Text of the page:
In case no one's mentioned a new technique

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CyYentz
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Date Joined Sep 2009
Total Posts : 9
   Posted 9/2/2009 3:23 PM (GMT -7)   
There's a new acupressure technique in trial. There's more information at


(Jeannie has removed this link because the site is advertising.)



I've just had the "test" treatment and begin the first nine treatments tomorrow.



I'm sure someone here is keeping track of things like that, but I wanted to enroll here and make a statement about the initial resdponse I've had.



First, it was a huge relief for a medical doctor to actually tell me I have fibromyalgia 10 years after I'd made that diagnoses myself. Then I begtan to have "panic" increases in the pains until I got the first treatment. Within five minutes with my acupuncturist my pain level went form 9 out of 10 to 5 out of 10. Though we all know such immediate relief is temporary, here I am two hours later with pain levels at about 6 and not all the pain "centers" have reactivated, yet.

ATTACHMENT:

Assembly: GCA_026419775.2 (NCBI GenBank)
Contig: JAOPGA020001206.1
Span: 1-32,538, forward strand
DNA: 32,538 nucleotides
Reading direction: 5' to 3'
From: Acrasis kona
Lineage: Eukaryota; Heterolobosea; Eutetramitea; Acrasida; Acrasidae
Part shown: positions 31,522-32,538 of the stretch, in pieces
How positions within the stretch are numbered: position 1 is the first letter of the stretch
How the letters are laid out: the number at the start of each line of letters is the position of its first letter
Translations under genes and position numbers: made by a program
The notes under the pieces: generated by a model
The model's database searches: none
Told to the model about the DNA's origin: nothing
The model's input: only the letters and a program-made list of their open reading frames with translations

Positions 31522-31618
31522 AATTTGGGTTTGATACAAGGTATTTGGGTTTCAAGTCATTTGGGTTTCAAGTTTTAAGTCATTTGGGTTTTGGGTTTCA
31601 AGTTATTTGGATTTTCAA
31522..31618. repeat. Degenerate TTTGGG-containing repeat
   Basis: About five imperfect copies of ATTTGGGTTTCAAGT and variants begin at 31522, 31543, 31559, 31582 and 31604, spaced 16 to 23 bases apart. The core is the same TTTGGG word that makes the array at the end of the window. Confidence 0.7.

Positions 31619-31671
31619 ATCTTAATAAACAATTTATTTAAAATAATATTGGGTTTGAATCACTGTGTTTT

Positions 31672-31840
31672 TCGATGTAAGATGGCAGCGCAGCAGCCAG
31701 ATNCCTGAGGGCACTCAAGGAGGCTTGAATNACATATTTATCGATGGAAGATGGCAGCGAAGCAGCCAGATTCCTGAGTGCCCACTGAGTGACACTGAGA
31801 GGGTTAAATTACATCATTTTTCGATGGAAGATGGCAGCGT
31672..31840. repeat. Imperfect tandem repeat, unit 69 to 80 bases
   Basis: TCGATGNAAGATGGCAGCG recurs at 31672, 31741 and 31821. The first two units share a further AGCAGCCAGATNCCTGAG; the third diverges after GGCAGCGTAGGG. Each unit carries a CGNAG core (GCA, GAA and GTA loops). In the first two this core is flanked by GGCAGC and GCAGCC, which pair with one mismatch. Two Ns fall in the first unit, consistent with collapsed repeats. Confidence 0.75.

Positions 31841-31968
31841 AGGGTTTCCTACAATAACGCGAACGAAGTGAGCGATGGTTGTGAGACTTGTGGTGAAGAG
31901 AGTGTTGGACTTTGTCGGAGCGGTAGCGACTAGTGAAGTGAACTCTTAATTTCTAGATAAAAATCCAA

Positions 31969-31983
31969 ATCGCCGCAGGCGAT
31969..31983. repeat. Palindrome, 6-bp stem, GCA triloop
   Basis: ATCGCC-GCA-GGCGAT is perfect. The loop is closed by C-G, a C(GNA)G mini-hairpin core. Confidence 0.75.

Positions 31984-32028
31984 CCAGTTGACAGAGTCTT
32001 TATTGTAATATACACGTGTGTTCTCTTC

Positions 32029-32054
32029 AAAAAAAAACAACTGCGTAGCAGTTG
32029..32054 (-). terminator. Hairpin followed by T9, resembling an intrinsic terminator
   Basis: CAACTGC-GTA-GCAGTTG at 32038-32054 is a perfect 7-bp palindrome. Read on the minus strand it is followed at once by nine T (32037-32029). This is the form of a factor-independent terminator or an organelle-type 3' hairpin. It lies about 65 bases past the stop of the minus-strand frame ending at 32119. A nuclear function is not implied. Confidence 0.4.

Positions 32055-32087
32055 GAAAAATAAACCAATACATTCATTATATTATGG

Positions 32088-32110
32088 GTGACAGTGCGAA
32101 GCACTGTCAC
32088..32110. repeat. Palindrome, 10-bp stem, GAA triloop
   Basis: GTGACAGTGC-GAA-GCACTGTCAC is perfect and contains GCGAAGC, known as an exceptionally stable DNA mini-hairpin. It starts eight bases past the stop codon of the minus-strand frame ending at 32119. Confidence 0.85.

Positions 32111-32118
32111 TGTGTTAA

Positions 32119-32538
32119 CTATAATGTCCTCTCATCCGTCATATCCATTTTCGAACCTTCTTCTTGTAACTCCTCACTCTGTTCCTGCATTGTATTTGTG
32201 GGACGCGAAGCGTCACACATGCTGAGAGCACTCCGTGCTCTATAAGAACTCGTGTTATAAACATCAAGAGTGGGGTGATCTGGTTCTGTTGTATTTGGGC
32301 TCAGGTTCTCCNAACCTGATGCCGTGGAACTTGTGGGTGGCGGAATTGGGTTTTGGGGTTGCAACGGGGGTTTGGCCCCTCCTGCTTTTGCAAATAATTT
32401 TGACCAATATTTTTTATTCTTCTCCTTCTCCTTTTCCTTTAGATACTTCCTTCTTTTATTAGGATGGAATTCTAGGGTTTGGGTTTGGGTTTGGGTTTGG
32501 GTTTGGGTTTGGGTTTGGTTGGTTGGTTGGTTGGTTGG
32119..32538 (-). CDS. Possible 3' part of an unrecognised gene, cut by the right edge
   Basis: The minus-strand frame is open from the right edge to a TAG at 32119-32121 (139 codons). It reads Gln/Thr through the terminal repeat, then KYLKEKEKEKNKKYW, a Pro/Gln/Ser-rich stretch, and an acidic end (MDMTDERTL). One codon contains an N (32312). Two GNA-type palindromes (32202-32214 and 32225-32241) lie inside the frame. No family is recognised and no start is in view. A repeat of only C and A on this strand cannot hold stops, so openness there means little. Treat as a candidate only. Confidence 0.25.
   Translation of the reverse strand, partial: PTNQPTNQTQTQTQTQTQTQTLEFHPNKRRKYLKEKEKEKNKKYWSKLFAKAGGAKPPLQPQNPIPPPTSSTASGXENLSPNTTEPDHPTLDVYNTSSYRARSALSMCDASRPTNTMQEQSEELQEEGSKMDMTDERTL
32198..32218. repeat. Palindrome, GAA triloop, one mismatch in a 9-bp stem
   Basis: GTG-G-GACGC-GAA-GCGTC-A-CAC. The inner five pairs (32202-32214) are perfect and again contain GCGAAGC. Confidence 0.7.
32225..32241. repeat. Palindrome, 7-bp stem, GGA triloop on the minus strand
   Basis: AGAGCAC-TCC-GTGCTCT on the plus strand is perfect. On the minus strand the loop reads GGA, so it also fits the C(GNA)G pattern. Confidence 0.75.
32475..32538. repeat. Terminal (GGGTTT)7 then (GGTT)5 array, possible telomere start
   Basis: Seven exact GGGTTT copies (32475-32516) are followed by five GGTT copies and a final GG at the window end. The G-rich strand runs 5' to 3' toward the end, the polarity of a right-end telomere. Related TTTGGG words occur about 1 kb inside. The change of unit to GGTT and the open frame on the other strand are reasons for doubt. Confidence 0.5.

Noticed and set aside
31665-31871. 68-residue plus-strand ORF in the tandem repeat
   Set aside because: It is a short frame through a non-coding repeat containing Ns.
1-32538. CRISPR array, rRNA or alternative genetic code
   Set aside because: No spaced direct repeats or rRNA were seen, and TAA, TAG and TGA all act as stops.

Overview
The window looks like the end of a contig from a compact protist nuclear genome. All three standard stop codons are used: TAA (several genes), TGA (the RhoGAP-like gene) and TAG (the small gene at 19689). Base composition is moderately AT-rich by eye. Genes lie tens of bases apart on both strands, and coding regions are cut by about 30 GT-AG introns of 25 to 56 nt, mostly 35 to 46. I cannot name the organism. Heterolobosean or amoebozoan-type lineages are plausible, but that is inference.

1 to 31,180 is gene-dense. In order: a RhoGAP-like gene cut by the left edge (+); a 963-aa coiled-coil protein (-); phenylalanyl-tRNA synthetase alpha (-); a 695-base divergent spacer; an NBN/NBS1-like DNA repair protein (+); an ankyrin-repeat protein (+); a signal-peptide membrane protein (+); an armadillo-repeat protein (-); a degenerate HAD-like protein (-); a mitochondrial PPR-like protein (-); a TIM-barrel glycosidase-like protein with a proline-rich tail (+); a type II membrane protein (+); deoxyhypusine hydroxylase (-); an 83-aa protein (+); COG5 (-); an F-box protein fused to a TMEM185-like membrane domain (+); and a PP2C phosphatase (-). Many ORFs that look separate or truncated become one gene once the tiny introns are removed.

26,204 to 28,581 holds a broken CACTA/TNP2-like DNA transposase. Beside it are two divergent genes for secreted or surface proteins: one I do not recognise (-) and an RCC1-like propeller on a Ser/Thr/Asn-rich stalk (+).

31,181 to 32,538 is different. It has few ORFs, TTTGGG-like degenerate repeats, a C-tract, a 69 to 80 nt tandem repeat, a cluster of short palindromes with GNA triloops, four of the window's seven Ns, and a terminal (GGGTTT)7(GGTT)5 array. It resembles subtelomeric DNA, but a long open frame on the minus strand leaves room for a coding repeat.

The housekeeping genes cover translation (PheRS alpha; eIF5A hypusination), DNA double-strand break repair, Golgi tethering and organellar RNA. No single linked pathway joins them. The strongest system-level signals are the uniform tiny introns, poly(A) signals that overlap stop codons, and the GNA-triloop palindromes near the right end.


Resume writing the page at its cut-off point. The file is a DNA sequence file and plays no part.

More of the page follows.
From what I understand there are a very limited number of acupuncturists authorized to use this technique (Neurologic Relief Centers Technique) and there is a permit fee, on top of the session charges, which the acupuncturist must pay to the study for each use of the technique -- sort of a royalty payment.



If you can, check out the situation with this treatment. I have high hopes for extended relief, using my experience today as a barometer.



Blessed be.

Post Edited By Moderator (Jeannie143) : 9/13/2009 6:36:54 PM (GMT-6)


Sherrine
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Date Joined Apr 2005
Total Posts : 17095
   Posted 9/2/2009 4:08 PM (GMT -7)   
I wouldn't suggest this.  You might want to reconsider.  Paul Whitcomb, the founder of this, has been under investigation and the investigation was just completed July 31.  Here is their conclusion.